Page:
The funniest thing we saw all night was how jittery the roadies appeared, particularly when it came to the placement and contents of what appeared to be a very important piece of equipment - the blue drink cooler! Shortly before the band took the stage, someone brought out the top of a road case that was about three feet tall and placed it behind the amps. Shortly thereafter someone else carted on a blue cooler (appeared to be an Igloo brand cooler, but couldn't make out the name!) and placed it on the road case. A bottle opener was retrieved and placed next to the cooler. In the 20 minutes before the show someone examined the contents of that cooler about every three minutes. I saw two Coke Classics, two Diet Cokes, and the rest was something in green bottles, either Perrier or Heinekens. I know there were Perrier bottles, but there might have also been "Heineys." The roadies kept opening the case and taking the drinks out, looking at them, then putting them back in the case. I'm describing this in such detail because it was hilarious to watch. I know drinks are important, but GEESH! During the show Morse was drinking Perrier, and Ian Gillan went back for draws off Perriers as well, I think. Never saw anyone use the Cokes.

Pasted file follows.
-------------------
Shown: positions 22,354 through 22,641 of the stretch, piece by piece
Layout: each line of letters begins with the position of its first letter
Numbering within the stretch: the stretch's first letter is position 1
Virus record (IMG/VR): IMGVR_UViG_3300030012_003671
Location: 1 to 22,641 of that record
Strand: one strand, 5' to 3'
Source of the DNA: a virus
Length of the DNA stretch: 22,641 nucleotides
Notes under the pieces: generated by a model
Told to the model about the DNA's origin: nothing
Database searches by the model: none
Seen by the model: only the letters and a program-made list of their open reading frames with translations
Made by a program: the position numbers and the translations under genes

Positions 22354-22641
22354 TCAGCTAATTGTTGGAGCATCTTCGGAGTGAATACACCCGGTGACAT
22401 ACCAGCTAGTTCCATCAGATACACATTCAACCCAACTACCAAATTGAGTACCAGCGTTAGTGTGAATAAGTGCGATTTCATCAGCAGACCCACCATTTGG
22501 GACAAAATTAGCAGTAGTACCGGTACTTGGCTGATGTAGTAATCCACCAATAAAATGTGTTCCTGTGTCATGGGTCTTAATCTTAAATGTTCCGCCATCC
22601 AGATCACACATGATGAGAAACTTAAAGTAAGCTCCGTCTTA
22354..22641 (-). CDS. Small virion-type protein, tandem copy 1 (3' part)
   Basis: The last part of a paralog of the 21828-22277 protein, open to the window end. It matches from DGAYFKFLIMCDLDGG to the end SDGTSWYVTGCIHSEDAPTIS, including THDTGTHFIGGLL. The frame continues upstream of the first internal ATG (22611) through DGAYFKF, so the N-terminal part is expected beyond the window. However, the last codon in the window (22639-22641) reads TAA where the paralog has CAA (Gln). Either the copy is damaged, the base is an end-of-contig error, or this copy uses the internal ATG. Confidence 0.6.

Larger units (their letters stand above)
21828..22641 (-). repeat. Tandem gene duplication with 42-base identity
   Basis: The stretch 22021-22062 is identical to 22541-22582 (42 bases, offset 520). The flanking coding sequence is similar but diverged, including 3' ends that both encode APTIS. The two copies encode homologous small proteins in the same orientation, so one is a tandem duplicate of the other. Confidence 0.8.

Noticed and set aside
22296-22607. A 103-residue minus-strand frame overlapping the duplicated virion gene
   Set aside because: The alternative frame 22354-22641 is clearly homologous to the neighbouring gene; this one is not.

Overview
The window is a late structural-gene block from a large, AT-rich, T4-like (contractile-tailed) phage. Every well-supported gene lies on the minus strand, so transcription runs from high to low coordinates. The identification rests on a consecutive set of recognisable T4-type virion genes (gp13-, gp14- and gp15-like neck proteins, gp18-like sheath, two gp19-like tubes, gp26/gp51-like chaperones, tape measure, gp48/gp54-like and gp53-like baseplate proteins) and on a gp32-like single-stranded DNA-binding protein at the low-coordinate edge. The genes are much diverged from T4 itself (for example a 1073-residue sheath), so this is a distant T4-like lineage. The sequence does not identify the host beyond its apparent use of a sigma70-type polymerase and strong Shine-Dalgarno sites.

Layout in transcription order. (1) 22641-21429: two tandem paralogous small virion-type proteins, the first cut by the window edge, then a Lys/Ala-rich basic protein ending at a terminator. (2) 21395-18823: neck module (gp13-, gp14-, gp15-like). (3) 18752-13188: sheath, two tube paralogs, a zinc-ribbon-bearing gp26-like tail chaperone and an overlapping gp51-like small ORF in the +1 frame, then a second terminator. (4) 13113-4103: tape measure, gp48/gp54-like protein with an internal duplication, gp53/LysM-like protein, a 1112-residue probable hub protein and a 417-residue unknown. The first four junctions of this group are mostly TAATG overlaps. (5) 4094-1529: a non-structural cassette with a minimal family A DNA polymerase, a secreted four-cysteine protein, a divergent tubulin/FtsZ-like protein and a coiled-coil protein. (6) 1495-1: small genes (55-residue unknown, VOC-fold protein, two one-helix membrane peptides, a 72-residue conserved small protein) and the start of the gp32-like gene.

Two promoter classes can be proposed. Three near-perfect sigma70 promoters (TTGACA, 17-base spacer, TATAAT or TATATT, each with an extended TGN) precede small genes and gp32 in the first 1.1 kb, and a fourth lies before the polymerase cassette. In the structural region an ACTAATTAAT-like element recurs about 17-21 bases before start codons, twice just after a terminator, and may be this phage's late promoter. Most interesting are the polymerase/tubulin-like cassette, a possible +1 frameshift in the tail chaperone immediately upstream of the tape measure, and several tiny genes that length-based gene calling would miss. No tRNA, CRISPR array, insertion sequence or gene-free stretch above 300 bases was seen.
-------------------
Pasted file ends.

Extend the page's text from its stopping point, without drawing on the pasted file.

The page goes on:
There are two "stage entrances" at the theater. One in the back, where equipment is hauled in, and one at the front, where the performers normally come out. There are ramps that go from those entrances to the front and rear of the circular stage. This time the band entered from the rear of the theater, and entered from the rear of the stage. There was a clear path through the equipment onto the stage, but there seemed to be some confusion between Morse and his roadie, because Steve ended up taking off his guitar, laying it on top of the speaker cabinets, then CLIMBING OVER the speakers from the back to get onto the stage! It was a very "Spinal Tap" moment, but the crowd seemed to love it, and Steve had no problem scaling those amps.

Because of the intimate nature of the Celebrity, audiences are often rather reserved, and this was no exception. They were noisy, but remained seated except for a few times. During the call for an encore and the encore songs, no one was seated.